Skagit: Seattle City Light continues land purchases - Utility buys two parcels for wildlife protection

Skagit Valley Herald

Kim Robinson / Skagit Valley Herald
Skagit County, WA - 3/7/02 - Seattle City Light has purchased two pieces of land in the Skagit River basin for wildlife habitat protection.

The utility, which owns the Ross and Diablo dams on the upper Skagit River, bought the land as part of an ongoing habitat protection program, according to Lynn Best, Seattle City Light’s manager of science policy.

One piece of land is 14 acres along the south bank of the Skagit River near Sedro-Woolley. The land includes the mouth of Gilligan Creek, which Best described as a critical piece of habitat off the Skagit River’s main channel. The Gilligan Creek parcel cost about $66,000.

“There’s very little off-channel habitat in the lower Skagit River,” Best said.

This purchase will preserve one of the remaining pieces used by chinook, coho and pink salmon as well as steelhead trout, she said.

The other land is 40 acres between Rockport and Darrington along Highway 530. Best described the land as wetlands and forested areas with many beaver ponds. This parcel cost about $68,000, Best said.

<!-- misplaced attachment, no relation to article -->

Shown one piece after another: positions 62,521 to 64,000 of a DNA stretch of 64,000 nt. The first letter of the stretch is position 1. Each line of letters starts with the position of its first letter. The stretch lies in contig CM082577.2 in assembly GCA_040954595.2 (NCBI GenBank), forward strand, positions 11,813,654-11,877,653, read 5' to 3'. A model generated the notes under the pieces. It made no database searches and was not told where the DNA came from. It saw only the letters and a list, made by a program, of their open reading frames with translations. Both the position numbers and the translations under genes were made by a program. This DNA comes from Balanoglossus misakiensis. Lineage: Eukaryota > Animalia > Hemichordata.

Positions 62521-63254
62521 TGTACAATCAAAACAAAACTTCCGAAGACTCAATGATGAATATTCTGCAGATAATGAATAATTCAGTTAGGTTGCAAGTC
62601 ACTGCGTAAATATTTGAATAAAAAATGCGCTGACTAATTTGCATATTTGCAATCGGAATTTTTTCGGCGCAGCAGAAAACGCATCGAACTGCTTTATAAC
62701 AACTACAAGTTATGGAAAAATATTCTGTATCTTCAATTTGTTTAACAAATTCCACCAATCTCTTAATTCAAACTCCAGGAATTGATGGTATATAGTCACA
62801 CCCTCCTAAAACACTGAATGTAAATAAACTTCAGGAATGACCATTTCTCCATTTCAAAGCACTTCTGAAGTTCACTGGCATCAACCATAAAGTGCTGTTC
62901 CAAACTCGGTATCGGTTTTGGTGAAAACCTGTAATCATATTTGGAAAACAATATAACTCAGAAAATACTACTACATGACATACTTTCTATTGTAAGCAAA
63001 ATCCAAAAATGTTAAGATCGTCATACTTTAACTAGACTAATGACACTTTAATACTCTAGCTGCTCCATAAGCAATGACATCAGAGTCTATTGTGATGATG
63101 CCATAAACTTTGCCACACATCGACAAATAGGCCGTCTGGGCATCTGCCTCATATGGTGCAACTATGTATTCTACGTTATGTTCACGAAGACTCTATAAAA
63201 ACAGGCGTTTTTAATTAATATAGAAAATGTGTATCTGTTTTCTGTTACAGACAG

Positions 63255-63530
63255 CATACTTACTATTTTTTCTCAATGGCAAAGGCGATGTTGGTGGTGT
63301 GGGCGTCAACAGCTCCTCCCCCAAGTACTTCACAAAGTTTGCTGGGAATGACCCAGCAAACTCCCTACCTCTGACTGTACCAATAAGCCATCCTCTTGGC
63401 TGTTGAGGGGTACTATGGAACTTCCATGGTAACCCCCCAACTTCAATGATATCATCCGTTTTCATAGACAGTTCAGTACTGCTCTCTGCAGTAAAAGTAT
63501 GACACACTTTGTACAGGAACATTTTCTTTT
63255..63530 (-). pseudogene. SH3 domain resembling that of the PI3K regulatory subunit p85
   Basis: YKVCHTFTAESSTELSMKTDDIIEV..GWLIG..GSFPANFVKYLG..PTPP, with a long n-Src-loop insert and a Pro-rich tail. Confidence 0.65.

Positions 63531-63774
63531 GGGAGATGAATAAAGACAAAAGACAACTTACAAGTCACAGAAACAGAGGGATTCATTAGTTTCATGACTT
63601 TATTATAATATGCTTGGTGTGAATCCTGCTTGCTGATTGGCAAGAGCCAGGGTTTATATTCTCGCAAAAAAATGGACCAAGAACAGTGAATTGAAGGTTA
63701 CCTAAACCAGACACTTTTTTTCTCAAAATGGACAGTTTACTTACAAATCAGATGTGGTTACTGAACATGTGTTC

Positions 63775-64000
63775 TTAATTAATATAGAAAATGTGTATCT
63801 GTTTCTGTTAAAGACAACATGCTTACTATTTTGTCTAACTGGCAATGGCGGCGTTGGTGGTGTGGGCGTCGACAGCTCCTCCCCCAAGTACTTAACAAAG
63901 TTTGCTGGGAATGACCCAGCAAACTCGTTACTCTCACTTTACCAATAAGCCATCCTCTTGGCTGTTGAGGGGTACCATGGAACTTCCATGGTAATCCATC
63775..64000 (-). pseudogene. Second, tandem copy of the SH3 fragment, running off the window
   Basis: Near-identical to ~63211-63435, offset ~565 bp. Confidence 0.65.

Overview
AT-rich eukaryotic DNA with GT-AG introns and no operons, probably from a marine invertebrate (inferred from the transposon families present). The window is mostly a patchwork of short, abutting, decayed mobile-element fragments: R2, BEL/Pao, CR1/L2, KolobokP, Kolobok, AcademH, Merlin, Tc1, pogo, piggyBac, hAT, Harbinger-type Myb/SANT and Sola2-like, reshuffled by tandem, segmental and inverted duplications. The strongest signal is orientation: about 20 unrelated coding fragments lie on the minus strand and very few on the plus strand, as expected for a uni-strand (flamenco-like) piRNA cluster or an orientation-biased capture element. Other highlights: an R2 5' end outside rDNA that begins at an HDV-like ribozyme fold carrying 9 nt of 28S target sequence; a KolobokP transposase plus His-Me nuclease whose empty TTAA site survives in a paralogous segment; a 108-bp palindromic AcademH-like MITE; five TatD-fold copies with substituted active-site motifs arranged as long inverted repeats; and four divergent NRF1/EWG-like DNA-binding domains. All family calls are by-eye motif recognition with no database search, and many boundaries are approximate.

The land was purchased though a Seattle City Light program that set $4.5 million aside for acquisition of fish habitat.

The purchases are separate from the land acquisitions the utility made in the upper Skagit basin as part of its federal dam relicensing agreement. Diablo and Ross dams were relicensed in 1996.

The purchases were just the most recent in the utility’s acquisition of Skagit County land.

Seattle City Light already owned 54 acres for its endangered species program, the same one the newest purchases are included under. In addition, the utility owns 90 acres along rivers and creeks required as part of the dam relicensing package.

The largest purchases were 7,884 acres in the Nooksack and Skagit basins for wildlife protection. Those purchases also were part of the dam relicensing agreement.

The purchases were endorsed by the Skagit Watershed Council after a process that included a technical review and discussion by a subcommittee, a committee and the full council, according to Shirley Solomon, chair of the group.


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